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Economic Commentary

Zero Growth and Long-Run Inequality

Using a basic model to study both wealth and income inequality and their relations to long-run economic growth may lead to questionable conclusions. We consider a more complex model that includes realistic variation in the levels of income and wealth across households in addition to a new ingredient, luck in each household's labor productivity. Using this model, we determine that existing estimates of the elasticity of substitution between capital and labor are generally far away from the region where inequality would explode if long-run growth were zero.

The views authors express in Economic Commentary are theirs and not necessarily those of the Federal Reserve Bank of Cleveland or the Board of Governors of the Federal Reserve System. The series editor is Tasia Hane. This paper and its data are subject to revision; please visit for updates.

Inequality in wealth and income has become an issue of frequent debate, for not only policymakers but also the general public. Recently, the discussion has drifted toward a particular question motivated in part by the Great Recession and ensuing slow recovery: does income inequality and wealth inequality increase as the economy’s long-run rate of economic growth slows? In this context, “long-run economic growth” refers to the positive trend in real economic variables such as output, consumption, and investment that can be attributed in part to the advancement in technology and to population growth. Research by Thomas Piketty and co-authors has answered the question above in the affirmative; however, their work relies on strong assumptions about how the wealth distribution evolves and how the economy produces output.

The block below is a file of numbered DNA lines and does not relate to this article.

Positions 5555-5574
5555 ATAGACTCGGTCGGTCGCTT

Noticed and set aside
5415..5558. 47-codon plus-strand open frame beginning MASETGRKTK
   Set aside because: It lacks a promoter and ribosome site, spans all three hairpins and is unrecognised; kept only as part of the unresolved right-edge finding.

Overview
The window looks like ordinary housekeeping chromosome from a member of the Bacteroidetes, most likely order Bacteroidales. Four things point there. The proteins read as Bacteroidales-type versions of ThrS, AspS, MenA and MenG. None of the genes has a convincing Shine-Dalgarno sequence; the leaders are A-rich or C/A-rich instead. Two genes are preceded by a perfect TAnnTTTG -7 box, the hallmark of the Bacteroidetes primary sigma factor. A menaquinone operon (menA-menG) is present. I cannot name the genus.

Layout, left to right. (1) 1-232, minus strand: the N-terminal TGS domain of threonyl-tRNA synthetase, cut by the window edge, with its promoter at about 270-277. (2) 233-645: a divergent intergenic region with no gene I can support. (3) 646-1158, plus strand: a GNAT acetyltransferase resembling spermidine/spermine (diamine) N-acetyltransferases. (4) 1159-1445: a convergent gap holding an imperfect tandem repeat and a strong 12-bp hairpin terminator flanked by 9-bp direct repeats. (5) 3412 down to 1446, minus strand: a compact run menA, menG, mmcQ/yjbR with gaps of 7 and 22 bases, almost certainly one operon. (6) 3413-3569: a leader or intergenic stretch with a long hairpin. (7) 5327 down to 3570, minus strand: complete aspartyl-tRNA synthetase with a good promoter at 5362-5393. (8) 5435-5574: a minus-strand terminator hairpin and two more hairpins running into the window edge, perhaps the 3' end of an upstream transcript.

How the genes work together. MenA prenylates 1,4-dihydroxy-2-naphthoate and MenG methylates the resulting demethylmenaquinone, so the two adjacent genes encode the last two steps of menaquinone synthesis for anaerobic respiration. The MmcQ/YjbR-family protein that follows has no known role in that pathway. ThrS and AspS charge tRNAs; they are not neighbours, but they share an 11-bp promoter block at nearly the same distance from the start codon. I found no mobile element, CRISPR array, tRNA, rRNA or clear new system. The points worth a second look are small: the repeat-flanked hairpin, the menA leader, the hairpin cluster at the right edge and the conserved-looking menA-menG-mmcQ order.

In a recent Federal Reserve Bank of Cleveland working paper, we explore the same question using modern macroeconomic models of income and wealth inequality, and we find that inequality is only weakly related to long-run economic growth. What relationship is there tends to be negative rather than positive: income and wealth inequality tend to be lower when the long-run growth rate is zero (i.e., when output remains the same over time).

The direction of this relationship depends critically upon the degree to which capital and labor are interchangeable in production. When they are strong substitutes for each other, inequality can become very extreme, exactly as Piketty describes. On the other hand, when capital and labor are less interchangeable or when they work together, as the empirical literature strongly suggests, long-run inequality is lower under zero growth. As a result, while concerns about income and wealth inequality are understandable and warrant discussion, extreme inequality is not the likely outcome of low economic growth because capital and labor are not strong substitutes.